Computer Vision Examples

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Computer vision
Name:A.Saravanan
Class:III BCA ‘A’
College:K.C.S.KasiNadar College of Arts and Science
Abstract:
Computer vision is an area that consists method for acquiring,processing,analyzing and understanding images from the real world in order to produce numerical or symbolic information. Computer vision has described as the enterprise of automating and integrating a wide range of processes and representations for vision perception.Let us discuss about characteristics,Applications,typical tasks,recognition,motion analysis, and computer vision methods are discussed below. Characteristics:
The following characterizations appear relevant but should not be taken as universally accepted:
Computer vision includes 3D analysis from 2D images.
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The computer vision and machine vision fields have significant overlap. Computer vision covers the core technology of automated image analysis which is used in many fields. Machine vision usually refers to a process of combining automated image analysis with other methods and technologies to provide automated inspection and robot guidance in industrial applications. In many computer vision applications, the computers are pre-programmed to solve a particular task, but methods based on learning are now becoming increasingly common. Examples of applications of computer vision include systems…show more content…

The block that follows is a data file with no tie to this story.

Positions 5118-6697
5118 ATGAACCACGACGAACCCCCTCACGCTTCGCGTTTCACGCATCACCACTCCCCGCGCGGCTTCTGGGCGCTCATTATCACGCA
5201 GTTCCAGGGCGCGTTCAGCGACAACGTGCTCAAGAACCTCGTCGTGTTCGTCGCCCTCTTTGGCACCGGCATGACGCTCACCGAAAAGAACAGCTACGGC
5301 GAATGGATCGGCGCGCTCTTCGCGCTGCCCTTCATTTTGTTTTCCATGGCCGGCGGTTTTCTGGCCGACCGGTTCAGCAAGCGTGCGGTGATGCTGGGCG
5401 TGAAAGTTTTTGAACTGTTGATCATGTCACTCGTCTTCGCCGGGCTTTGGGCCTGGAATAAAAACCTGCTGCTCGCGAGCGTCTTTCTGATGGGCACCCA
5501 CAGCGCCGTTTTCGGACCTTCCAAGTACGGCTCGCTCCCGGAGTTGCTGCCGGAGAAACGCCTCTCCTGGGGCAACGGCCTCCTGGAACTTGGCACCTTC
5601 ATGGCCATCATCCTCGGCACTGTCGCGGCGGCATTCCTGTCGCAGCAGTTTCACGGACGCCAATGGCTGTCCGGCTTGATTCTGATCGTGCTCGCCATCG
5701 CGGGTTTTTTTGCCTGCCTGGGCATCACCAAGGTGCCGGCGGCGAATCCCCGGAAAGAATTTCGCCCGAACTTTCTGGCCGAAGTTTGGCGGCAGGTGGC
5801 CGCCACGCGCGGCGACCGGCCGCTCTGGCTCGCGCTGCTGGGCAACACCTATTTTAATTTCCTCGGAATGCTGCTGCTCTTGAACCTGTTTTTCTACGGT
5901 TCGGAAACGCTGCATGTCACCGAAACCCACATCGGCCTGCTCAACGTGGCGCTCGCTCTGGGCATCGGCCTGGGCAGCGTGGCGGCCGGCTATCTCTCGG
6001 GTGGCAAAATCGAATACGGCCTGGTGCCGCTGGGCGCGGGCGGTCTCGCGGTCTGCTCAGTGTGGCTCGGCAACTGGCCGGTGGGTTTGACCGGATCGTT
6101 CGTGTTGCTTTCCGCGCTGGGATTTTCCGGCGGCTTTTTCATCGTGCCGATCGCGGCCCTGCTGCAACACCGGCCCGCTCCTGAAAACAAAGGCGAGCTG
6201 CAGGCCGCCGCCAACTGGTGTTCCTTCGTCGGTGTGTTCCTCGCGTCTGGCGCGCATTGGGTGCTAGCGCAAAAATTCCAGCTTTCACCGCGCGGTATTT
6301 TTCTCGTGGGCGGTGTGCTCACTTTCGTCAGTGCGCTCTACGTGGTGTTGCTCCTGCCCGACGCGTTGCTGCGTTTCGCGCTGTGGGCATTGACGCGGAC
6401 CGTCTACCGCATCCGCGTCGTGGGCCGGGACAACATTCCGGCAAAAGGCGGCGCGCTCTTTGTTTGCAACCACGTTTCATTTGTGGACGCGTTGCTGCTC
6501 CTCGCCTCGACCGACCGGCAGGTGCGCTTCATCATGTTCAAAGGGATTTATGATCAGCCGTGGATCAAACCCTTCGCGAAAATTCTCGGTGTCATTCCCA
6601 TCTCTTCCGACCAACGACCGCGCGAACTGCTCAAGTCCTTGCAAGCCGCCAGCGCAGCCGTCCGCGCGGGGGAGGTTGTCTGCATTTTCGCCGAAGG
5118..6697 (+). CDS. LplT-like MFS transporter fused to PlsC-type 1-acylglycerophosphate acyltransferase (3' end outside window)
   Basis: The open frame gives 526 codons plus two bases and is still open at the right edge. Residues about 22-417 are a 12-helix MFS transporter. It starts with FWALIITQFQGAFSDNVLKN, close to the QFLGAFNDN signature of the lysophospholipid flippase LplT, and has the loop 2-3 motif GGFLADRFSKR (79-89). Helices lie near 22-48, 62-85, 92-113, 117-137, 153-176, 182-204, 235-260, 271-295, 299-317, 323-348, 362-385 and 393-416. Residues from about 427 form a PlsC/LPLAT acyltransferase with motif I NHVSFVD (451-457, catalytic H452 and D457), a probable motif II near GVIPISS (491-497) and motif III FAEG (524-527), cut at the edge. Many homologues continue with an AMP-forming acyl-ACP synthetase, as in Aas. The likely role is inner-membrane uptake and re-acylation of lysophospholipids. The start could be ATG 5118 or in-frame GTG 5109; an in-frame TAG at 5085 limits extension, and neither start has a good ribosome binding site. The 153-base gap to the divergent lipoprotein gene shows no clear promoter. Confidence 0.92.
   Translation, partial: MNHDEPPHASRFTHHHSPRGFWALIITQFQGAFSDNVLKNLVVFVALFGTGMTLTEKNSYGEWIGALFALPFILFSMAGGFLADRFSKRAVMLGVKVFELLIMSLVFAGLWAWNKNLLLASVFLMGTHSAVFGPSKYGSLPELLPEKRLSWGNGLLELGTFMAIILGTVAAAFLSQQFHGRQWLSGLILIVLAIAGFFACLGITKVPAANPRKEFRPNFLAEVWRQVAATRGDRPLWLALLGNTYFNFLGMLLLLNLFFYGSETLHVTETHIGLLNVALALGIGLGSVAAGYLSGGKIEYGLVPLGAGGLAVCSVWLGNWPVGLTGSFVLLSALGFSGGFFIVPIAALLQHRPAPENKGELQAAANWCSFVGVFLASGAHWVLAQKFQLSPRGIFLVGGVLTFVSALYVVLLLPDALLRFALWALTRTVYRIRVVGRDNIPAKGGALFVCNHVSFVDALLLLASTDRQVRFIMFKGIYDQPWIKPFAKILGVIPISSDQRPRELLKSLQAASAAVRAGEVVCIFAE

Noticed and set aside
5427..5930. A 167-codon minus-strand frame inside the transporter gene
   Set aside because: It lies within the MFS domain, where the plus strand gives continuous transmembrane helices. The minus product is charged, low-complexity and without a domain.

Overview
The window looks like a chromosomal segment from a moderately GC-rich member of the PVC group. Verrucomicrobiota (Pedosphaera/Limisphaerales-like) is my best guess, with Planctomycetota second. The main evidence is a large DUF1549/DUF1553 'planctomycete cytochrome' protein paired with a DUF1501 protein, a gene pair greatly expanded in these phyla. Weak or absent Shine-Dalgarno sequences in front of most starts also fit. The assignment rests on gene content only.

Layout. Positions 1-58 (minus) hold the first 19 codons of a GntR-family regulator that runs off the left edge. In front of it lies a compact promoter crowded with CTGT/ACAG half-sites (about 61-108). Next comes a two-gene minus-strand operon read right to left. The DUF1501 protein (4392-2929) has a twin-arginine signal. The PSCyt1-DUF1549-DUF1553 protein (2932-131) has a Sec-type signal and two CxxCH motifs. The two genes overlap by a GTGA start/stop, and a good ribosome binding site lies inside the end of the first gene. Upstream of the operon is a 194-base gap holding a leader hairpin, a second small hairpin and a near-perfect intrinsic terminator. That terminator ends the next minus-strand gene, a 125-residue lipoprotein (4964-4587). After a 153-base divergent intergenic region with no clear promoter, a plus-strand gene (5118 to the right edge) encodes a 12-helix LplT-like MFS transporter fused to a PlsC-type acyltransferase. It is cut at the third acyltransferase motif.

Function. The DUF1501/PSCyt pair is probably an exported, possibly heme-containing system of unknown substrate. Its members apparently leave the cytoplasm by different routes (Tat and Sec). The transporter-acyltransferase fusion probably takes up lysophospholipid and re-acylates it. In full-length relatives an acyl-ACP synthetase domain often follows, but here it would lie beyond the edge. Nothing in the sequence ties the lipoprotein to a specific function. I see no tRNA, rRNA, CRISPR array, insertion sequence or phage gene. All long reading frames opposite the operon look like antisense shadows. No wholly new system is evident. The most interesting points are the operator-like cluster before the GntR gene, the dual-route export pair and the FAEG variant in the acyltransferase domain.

ASCII).
Facial Recognition:Shape Recognition Technology (SRT) is used to change the facial expression of the person especiially head and shoulder patterns.
Motion analysis
Several tasks relate to motion estimation where an image sequence is processed to produce an estimate of the velocity either at each points in the image or in the 3D scene, or even of the camera that produces the images . Examples of such tasks are:
Egomotion – determining the 3D rigid motion (rotation and translation) of the camera from an image sequence produced by the camera.
Tracking – following the movements of a (usually) smaller set of interest points or objects (e.g., vehicles or humans) in the image sequence.
Optical flow – to determine, for each point in the image, how that point is moving relative to the image plane, i.e., its apparent motion. This motion is a result both of how the corresponding 3D point is moving in the scene and how the camera is moving relative to the scene.
Computer vision system

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